Insuring your car can make you feel more secure while driving. Insurance can’t stop accidents from happening, but it can help you pay for the costs of treating injuries and replacing damaged goods. However, what should you do if you are involved in a collision with an uninsured motorist? Is it still possible to be covered by your insurance? Is there a specific claim form you need to fill out to get paid for your injuries?
Uninsured motorist accidents in Indiana: what to do, legal options, and when to hire an attorney. To hire a certified lawyer, visit this page!
What happens if you get into an accident with someone who doesn’t have car insurance?
What happens next in a situation like this is determined by a number of factors, including the amount of insurance you carry, who was at blame in the collision, and if the other driver has insurance at all (meaning they have insurance but not enough to compensate for your losses). You can do one of two things:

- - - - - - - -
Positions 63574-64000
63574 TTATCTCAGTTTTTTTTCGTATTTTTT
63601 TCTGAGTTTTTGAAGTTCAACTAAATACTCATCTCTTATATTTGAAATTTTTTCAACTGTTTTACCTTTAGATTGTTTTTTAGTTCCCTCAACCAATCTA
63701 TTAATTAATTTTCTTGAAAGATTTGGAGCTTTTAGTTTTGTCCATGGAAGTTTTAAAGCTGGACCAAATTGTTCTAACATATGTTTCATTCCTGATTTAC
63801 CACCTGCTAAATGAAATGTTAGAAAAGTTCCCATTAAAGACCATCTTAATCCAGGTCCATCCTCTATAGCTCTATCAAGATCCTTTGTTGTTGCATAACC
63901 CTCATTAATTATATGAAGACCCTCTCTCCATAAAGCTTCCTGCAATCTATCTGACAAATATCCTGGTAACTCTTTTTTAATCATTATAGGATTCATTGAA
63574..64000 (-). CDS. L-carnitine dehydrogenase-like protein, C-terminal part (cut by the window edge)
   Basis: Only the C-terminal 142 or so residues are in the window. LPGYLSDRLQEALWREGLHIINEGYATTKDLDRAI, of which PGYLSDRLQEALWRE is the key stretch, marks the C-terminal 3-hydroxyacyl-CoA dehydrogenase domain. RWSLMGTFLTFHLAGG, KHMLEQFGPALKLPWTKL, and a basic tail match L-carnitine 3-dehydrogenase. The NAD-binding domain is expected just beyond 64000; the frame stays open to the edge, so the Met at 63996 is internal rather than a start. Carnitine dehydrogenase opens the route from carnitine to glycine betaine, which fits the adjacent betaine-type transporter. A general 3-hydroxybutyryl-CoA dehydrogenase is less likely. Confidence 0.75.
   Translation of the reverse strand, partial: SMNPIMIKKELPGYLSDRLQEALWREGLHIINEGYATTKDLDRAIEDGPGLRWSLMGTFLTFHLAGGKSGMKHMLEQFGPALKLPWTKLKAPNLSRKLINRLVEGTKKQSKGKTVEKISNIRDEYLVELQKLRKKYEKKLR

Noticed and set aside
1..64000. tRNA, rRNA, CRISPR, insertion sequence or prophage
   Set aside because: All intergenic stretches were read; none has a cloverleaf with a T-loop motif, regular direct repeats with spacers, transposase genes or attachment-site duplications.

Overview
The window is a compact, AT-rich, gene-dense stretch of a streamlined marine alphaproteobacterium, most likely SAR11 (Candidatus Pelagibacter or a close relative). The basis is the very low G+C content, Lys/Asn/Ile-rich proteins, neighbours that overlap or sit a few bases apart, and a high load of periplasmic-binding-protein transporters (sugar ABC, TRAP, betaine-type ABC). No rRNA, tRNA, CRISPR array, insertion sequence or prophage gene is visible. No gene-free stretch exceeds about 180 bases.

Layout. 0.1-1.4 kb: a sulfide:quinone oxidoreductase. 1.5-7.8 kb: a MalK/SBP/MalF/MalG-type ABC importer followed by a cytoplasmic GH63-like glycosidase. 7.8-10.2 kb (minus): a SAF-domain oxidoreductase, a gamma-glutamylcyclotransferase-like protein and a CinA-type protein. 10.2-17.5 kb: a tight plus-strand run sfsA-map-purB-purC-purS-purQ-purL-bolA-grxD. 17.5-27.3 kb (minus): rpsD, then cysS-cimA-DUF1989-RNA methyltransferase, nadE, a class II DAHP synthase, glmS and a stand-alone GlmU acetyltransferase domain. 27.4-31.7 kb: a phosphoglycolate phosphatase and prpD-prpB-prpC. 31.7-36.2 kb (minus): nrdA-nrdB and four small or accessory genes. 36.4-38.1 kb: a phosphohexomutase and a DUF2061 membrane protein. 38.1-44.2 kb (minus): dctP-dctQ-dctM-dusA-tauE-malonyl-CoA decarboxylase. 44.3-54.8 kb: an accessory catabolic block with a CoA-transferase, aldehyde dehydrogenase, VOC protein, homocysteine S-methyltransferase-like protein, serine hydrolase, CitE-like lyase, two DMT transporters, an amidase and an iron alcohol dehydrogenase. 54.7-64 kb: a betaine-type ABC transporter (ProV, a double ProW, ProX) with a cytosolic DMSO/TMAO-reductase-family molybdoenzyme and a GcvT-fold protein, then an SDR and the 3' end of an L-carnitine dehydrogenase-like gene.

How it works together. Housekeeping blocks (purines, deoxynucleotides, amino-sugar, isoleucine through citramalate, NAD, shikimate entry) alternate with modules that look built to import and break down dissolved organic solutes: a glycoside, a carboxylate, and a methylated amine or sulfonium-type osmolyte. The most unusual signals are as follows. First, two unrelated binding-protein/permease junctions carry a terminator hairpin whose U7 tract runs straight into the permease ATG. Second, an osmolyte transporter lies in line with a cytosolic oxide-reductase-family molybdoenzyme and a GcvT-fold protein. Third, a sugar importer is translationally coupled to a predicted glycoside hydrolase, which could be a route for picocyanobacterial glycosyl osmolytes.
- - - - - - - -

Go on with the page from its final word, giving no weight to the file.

- File a claim under your policy’s uninsured motorist coverage if the other driver was not covered.
- Take legal action, such as a personal injury lawsuit, against the other motorist.
Explanation of how uninsured motorist coverage
The uninsured motorist coverage provided by your insurance provider should be one of your first considerations if you are involved in an accident with an uninsured driver. In Indiana, this type of coverage is mandatory for all auto insurance policies, and the only way to opt out is to notify your insurance provider in writing during the first 60 days of your policy’s inception.
When the other driver involved in an accident does not have insurance, or if their policy limits are lower than the costs you incurred, your uninsured/underinsured motorist coverage will kick in. When the other driver’s insurance doesn’t cover everything, this helps make up the difference. You cannot have more uninsured motorist coverage than you do liability coverage. For instance, if you have liability insurance in the amount of $50,000, your uninsured motorist coverage cannot go beyond that amount.
You should immediately notify your insurance company if you discover or think the other driver is uninsured. The window of opportunity to file a claim for damages caused by an uninsured motorist is typically quite small.